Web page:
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Chapter 18. Importing and Connecting > Using Calculations to Build Complex Quer...

Using Calculations to Build Complex Queries

Saving a query in a field saves lots of time and agony, especially if you aren't accustomed to using SQL on a regular basis. If you squirrel away your most useful queries, you don't have to relearn SQL or rethink your needs every few weeks. Unfortunately, you can't run multiple SQL queries in a single script, or refine one query with additional criteria. If you want to make your SQL queries more flexible, your best tool is a calculation field. By breaking your queries into parts and recombining them with a calculation, you can quickly build more useful commands.

To create an SQL command by calculation:

Choose File > Define Fields (Ctrl+Shift+D/ Command-Shift-D).

When the Define Fields dialog box appears, type gCriteria as the field name, make it a global field, and click Create.

When the Options dialog box appears, choose Text as the data type, then click OK.

Repeat steps 2 and 3 for as many modular ODBC commands as you would like to store.

Choose File > Import Records. When the Open File dialog box appears, choose ODBC Data Sources from the Files of type drop-down list.

When the Select ODBC Data Source dialog box appears, choose your ODBC file from the list. Enter your user name and password, or just click OK if you don't need one.

When the SQL Query builder appears, click to select the database table you want in the Tables listing on the left, then select the ODBC data fields you want from the Columns section on the right.

Click to select the Where tab (Figure 18.52).

Figure 18.52. Select the Where tab to choose exactly the group of records you need.

In SQL you use Where to narrow the selection according to the options you choose.

Click the Show only selected columns check box to prevent choosing a criteria that isn't part of the columns you've already selected (Figure 18.53).

Figure 18.53. When you check Show only selected columns, only those columns you chose to include in your query will be available in the column drop-down list.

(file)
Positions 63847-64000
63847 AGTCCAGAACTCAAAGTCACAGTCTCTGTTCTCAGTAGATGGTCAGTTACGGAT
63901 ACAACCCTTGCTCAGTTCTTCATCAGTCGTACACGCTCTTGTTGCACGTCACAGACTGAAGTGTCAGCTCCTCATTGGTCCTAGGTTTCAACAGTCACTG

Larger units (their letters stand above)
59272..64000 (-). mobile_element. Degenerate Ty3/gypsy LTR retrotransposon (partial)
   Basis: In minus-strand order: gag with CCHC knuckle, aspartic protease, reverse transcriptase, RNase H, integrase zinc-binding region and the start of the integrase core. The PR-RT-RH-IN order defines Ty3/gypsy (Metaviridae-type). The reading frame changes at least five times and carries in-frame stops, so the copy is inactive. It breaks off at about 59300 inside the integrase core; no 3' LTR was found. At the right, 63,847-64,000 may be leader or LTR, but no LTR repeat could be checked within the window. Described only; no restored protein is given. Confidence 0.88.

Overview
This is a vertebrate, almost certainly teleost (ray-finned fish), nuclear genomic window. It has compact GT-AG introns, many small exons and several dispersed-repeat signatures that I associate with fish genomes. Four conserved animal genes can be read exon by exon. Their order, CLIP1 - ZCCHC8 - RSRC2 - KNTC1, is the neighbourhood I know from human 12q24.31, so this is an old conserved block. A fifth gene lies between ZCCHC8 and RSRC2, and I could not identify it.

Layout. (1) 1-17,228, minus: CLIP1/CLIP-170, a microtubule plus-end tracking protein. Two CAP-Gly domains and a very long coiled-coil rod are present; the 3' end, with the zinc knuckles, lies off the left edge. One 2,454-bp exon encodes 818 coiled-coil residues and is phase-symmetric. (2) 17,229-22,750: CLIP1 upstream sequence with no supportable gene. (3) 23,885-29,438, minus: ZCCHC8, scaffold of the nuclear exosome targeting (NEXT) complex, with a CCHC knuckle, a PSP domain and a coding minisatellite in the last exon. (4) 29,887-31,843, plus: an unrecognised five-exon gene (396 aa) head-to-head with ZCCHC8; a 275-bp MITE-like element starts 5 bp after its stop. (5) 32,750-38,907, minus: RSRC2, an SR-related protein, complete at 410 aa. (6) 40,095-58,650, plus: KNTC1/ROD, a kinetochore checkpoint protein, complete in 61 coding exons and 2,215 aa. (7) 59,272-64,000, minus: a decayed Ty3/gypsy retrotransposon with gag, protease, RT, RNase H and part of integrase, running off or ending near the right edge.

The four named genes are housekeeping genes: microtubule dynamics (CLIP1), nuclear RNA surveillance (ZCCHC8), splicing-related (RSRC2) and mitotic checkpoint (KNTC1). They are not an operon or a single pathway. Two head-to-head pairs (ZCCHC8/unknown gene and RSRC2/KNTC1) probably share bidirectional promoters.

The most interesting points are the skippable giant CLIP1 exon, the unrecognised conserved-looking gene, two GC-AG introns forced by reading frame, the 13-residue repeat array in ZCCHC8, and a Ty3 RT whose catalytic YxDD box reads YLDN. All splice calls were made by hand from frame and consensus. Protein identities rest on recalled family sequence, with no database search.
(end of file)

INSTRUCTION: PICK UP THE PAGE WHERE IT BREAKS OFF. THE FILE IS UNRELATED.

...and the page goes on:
From the column drop-down list on the right, select the ODBC data column you want to use to define your criteria.

For this example, we choose Salary.

In the Operator drop-down list, select the operator you need to define your criteria.

In our example, we choose the Equal or Less Than operator (<=) because we are searching for people with salaries equal to or below a certain amount (Figure 18.54).

Figure 18.54. Choose an operator that matches the criteria you've selected.

Choose the Column or Value radio button to finish your query. If you want to compare two different data columns, select Column. If you want to define a specific number, select Value. The dialog box will update depending on which choice you make.

In our example, we select Value (Figure 18.55).

Figure 18.55. When we choose Value, the dialog box updates to show one input box instead of two dropdown lists because we will not be comparing two columns as part of our query.

Type the value you want in the input box to the right of Value, or click Values to open the Column Values dialog box, where you choose a value from those in the ODBC data (Figure 18.56). Click OK to close the Column Values dialog box.

Figure 18.56. The Column Values dialog box displays only values that appear in the database.

Click Insert into SQL Query to transfer your choices into the SQL Query formula box (Figure 18.57).

Figure 18.57. The Where statement isn't added automatically to your SQL Query—you must click the Insert button.

Select everything in the SQL Query box and copy it to the clipboard. Click Cancel to close the SQL Query builder box.

On your layout, select one of the global fields you created and paste the SQL query into the field.

Cut and paste your Where section of the query into another global field.

By dividing the query into two pieces, you make each of them modular. Without having to return to the Query Builder, you can vary the fields you import separately from the salary criteria you specify.

Choose File > Define Fields (Ctrl+Shift+D/ Command-Shift-D). When the Define Fields dialog box appears, type a new field name, make it a calculation field, and click Create.

We call our calculation field “workgroup.” We'll use this field to combine query modules for the import script.

When the Specify Calculation dialog box appears, select the global field that holds the first part of the SQL query from the field list on the left (Figure 18.58).

Figure 18.58. Always begin with the global field that contains the Select portion of the query.

When you combine SQL commands, the Select portion must always come before the Where portion.

Click to select the ampersand (&) operator button, then select the second global field where you placed the other half of the query. (Figure 18.59).

Figure 18.59. The finished calculation combines two global fields to make a complete query that selects ODBC columns based on your Where criteria and imports them into your database.

Make sure that Calculation result is set to Text, then click, then Done.

Delete the global fields from your layout so their text can't be changed by mistake.

You can repeat this process to create several different combinations of selections and criteria, combining them for your most frequent SQL queries.



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